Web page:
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Education Law and Politics

President Obama took executive action on immigration reform this week, offering limited legal status (a temporary reprieve from deportation, that is) to up to five million of the country’s 11.4 million undocumented immigrants. The Chronicle of Higher Education and Inside Higher Ed examine the potential impact on higher ed; The Huffington Post has a look at the impact at the K–12 level.

The White House also hosted superintendents this week to sign a “Future Ready” pledge, promising to buy more digital stuff from textbook publishers and tech companies and telecoms. Because future.

FCC Chairman Tom Wheeler has proposed a major financial boost to the E-rate program, increasing its cap by $1.5 billion. That’ll bring the total earmarked for the fund, which helps support and subsidize public schools’ and libraries’ network and telecom costs, to $3.9 million.

The FTC has reached a $200,000 settlement with TRUSTe over deceptive labels and promises. The company purports to certify that companies handle data safely. But nope. So yeah. Just because that ed-tech company proudly displays a TRUSTe seal doesn’t mean your data is safe; it means that they paid for the seal.

Senator Tom Harkin is set to retire in a few weeks. But he’s just released his proposal to revise the Higher Education Act. Inside Higher Ed has more on the legislation, which will likely go nowhere. Because Congress.

Certain-to-be-a-Republican-Presidential-candidate Jeb Bush made comments about education this week as he delivered the keynote at his education group’s 2014 National Summit on Education Reform.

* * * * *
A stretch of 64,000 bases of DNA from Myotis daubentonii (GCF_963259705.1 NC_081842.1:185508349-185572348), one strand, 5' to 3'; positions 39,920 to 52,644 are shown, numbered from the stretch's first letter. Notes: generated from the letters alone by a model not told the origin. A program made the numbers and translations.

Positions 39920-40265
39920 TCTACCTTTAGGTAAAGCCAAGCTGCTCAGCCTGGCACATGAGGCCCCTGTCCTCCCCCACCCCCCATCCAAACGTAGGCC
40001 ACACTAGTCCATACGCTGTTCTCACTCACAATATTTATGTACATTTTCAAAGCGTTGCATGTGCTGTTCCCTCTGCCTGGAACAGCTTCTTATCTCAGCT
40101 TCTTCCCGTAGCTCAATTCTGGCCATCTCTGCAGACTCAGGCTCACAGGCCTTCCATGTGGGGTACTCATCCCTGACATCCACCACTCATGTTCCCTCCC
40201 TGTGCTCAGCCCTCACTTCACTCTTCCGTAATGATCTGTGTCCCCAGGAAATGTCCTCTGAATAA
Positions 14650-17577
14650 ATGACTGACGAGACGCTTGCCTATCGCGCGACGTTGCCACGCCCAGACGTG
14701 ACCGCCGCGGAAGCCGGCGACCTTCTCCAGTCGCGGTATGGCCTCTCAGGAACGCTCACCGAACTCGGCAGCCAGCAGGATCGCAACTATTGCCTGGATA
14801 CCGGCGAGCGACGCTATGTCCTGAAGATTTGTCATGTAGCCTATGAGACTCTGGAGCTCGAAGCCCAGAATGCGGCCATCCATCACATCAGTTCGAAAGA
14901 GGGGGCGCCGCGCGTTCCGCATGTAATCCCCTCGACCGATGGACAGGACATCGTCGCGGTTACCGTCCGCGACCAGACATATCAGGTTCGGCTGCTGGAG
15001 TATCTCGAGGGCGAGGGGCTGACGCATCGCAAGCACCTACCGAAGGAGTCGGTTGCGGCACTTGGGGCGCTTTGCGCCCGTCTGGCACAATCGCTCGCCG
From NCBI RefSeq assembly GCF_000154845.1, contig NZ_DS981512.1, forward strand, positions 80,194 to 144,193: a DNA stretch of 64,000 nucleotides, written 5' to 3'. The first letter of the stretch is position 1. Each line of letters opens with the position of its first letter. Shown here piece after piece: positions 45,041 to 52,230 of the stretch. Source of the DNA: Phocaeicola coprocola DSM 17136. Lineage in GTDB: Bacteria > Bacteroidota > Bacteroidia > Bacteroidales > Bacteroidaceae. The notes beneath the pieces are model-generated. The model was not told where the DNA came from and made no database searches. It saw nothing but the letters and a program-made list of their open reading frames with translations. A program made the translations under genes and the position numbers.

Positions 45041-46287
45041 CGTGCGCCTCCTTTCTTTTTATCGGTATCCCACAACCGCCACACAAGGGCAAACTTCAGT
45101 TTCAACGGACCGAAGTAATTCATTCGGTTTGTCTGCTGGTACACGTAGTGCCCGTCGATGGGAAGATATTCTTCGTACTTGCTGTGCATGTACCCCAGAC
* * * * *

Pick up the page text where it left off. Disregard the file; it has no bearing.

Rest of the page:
The Department of Education and the Minneapolis Public School District have reached an agreement after an investigation which “revealed that black students in grades K–12 were significantly overrepresented in the district’s disciplinary actions.”

“Worried about facing national ridicule if a Satanic group is allowed to give out coloring books to children, the Orange County School Board moved Thursday toward preventing any outside group from distributing religious materials on campus.” Ha. Since when is Florida concerned about facing national ridicule?!

LAUSD’s board has voted to add ethnic studies to the district curriculum. It’s part of a larger effort to make ethnic studies a required class for graduation.

LAUSD has argued that a middle schooler can consent to sex with a teacher. The case involves a 14 year old student and her 28 year old teacher. The district, which is being sued by the girl’s family for negligence, says that the girl bears some responsibility. Wow. Fuck you, LAUSD.

Colleges and universities have received most of the scrutiny about how they’ve mishandled sexual assault cases. But the Department of Education is also investigating 24 elementary and secondary schools of violating Title IX by mishandling these sorts of incidents.

LAUSD and the Zombie iPad Contract